Stacks in a nutshell- Learning through examples

Welcome back, daredevils! I see you like to live dangerously.

 If you’ve no idea what I am talking about, you should check out this post before reading this article.

The goal of this data structures series is to ruin your life(for good) by thinking and applying data structures to real life setting. It will not introduce you to the practical world of programming, but a mastery of the concepts will provide a start toward understanding the nature of computation.

Let me start this series with simplest of all yet among the most important data structure – ‘Stacks’. In recent times, this word is being used everywhere. Be it about companies looking for full stack developers to startups sharing their tech stacks.

So what is a stack, exactly?

Before I proceed with the explanation, let me give a fair warning. This article is not advised for people who are on dieting.

Food appears in many of our examples for simple reasons:

  • First, food is easier to visualize than complex codes & abstract symbols.
  • Second, I want to provide you with a little distraction. They can get on your nerve at times, and a little distraction will help you keep your sanity.

 Prerequisite For This Article :

The reader must be comfortable reading English and must be pro at controlling food cravings.

What the heck is Stack?

Although the word has different meanings — in programming, the stack is a collection of objects(data) that are inserted(pushed) and removed(popped) according to the last-in, first-out (LIFO) principle.

I hear you say this was a bit complicated. Don’t worry, brace yourself for (food) example to simply this.

Source: Pringles Website

Let’s talk about Pringles tube today. If you observe closely, Pringles tube is nothing but a stack of potato chips. The last chip to go in the tube during packaging is the first chip to go in our stomach while eating.

You simply can’t have chips at the bottom of the potato tube before eating the chips present at the top as the tube has a single opening at the top.

You see what I did there?

Well, resisted the urge for having the Chips and taught you crucial concepts of Stacks.

If you go back and see the definition of the stack earlier, you’ll see I have bolded few terms push, pop and LIFO. Let’s try to connect the dots now.

  • Additions (push) & Removals(pop)

Just like we add(push) and remove chips(pop) from the top of the Pringles tube, in Stacks you add and remove just from one end i.e. from the top only.

  •  Last item In is the First item Out (LIFO)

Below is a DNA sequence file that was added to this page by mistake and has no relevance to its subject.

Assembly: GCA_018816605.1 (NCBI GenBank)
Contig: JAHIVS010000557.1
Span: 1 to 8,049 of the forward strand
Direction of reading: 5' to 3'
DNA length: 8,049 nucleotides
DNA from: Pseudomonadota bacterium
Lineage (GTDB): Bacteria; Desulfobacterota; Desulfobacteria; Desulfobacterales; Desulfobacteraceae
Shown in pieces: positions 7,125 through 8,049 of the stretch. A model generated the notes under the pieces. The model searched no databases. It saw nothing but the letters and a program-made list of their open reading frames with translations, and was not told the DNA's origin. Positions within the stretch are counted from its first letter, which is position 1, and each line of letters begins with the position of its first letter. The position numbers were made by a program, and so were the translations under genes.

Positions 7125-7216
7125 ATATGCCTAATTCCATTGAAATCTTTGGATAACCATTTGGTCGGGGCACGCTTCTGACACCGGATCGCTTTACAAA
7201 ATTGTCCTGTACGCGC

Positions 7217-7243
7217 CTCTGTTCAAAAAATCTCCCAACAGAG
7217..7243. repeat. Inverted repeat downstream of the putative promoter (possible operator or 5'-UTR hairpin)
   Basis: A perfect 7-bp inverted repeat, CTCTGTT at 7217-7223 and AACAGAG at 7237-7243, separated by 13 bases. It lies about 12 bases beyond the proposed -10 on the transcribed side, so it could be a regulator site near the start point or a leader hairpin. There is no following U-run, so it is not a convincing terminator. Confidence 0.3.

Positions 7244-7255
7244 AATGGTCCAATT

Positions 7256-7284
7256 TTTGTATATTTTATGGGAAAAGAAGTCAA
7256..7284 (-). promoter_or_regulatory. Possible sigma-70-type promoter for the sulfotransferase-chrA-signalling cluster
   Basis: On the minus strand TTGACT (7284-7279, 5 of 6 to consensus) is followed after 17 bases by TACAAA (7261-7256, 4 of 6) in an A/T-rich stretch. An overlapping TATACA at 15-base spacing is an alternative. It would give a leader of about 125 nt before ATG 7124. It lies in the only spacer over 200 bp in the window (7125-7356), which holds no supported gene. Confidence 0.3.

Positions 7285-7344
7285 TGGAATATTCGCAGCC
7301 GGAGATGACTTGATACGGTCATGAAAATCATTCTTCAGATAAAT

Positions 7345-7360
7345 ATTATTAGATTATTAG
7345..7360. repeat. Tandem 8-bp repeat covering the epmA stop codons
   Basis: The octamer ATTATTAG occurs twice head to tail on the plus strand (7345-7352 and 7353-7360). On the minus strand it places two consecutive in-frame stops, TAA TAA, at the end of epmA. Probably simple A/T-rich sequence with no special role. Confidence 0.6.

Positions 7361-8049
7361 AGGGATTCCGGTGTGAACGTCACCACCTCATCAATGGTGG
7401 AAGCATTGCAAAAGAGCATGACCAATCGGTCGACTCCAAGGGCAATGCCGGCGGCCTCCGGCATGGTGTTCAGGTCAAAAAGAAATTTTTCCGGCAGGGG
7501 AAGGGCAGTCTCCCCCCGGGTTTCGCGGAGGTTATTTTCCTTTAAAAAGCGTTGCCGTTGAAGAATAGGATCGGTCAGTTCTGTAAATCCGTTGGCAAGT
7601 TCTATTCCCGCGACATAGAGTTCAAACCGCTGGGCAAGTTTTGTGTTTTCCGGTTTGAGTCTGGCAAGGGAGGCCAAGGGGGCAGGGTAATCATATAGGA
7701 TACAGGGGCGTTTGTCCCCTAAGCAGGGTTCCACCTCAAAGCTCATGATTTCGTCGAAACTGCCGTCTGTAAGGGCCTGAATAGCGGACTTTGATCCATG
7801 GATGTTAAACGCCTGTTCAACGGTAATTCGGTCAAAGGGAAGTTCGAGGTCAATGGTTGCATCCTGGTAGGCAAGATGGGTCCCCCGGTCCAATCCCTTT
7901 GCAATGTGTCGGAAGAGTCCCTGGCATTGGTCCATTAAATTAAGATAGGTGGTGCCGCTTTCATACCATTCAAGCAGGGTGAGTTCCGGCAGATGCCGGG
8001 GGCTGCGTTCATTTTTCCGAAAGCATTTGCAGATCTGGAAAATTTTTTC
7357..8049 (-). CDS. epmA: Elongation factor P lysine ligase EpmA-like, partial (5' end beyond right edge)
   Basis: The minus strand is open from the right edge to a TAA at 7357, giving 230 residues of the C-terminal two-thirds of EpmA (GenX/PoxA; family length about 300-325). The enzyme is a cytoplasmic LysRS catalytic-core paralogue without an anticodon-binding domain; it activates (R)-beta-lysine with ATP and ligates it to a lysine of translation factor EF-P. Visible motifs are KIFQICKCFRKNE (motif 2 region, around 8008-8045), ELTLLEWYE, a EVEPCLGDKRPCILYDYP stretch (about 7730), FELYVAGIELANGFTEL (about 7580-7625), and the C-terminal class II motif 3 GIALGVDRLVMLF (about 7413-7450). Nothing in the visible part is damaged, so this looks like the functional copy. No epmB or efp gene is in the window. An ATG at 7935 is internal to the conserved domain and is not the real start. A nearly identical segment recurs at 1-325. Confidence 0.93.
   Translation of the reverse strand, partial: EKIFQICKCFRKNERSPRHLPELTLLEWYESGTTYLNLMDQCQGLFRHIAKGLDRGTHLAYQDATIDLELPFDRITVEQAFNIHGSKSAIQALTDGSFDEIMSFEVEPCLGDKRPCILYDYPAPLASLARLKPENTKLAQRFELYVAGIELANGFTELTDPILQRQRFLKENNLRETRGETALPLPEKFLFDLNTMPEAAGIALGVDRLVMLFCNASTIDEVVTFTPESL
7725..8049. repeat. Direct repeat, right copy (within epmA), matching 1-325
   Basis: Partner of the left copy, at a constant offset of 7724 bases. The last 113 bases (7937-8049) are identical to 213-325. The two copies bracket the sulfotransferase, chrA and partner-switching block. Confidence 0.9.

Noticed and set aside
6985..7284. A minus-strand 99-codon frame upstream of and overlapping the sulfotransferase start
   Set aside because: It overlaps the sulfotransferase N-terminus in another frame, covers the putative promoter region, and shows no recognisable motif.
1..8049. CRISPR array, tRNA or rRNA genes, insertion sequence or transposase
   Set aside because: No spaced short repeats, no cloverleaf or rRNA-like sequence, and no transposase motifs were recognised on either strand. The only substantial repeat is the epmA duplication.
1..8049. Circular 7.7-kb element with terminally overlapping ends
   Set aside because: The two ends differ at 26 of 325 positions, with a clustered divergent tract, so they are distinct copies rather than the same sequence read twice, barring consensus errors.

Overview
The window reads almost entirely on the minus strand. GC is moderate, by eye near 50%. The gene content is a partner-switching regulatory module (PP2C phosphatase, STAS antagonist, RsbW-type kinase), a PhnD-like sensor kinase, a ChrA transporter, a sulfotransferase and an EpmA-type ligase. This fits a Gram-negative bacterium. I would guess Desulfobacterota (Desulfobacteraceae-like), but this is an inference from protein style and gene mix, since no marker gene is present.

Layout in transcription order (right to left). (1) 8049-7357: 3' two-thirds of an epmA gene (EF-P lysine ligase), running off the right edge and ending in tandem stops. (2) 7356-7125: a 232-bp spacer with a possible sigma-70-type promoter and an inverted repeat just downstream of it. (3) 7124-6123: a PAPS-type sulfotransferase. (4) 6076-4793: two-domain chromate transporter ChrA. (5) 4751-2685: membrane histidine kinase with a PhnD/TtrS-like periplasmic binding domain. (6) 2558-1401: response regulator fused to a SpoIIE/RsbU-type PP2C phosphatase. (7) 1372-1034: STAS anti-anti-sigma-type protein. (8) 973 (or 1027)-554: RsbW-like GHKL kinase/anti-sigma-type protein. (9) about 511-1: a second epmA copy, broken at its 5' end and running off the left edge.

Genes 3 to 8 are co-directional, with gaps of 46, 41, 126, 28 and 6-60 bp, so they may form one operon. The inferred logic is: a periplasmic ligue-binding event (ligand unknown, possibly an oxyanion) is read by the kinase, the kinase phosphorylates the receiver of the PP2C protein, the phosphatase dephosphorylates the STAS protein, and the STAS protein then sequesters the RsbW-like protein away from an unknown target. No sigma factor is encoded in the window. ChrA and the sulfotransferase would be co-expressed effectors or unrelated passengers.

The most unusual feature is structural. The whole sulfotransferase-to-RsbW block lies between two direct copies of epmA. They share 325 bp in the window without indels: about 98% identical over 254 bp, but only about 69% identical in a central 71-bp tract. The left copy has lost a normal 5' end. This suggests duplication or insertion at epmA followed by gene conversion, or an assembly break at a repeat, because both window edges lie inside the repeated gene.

Just like you can’t have chips at the bottom without finishing the upper ones, the item which was pushed in the stack last will be the first one to be taken out.

The fundamental operations of Stack are as follows:

  1. push(element) — Adding new elements at the top of the stack
  2. pop() — Removing/Returning element from the top of the stacks
  3. peek()/top() — Returns a reference to the top element of the stack
  4. is_empty() — Returns Boolean true is the stack has no elements
  5. len(stack)– Returns the number of elements in the stack.

Yes, Yes…I hear you say I just explained first two methods to you.

Let’s take another example to understand rest of them.

Say you have a stack of pancakes(an organized pile, one on top of another).

  1. Peek/top :

One should eat one pancake at a time. Any more than that at once, and you don’t get enough syrup on them.

So, you’ll use peek/top function on the stack to get the topmost pancake.

2. Is_empty :

I am sure you are wondering who eats one pancake at a time. Together (stacked), with a layer of syrup applied to the top of each one is a proper way to eat this stack of cakes. Let’s say I ate the entire pancake in one go. Now, if someone asks me is there any pancake left, I’ll turn my head to say no.

Similarly, this is_empty function tells us the status of elements in the stack. If the stack is empty, it will return true otherwise false.

3. len(stack) :

If I call this function on our pancake stack, it will merely return a number of pancakes (5 in our case).

And here we are. At the bottom of the stack.

Like I mentioned at the beginning of the article, this article aimed at covering concepts of the stack. I will cover the code implementation with this data structures in future articles.

That being said you can go ahead and get your bellies full now.

See you soon!

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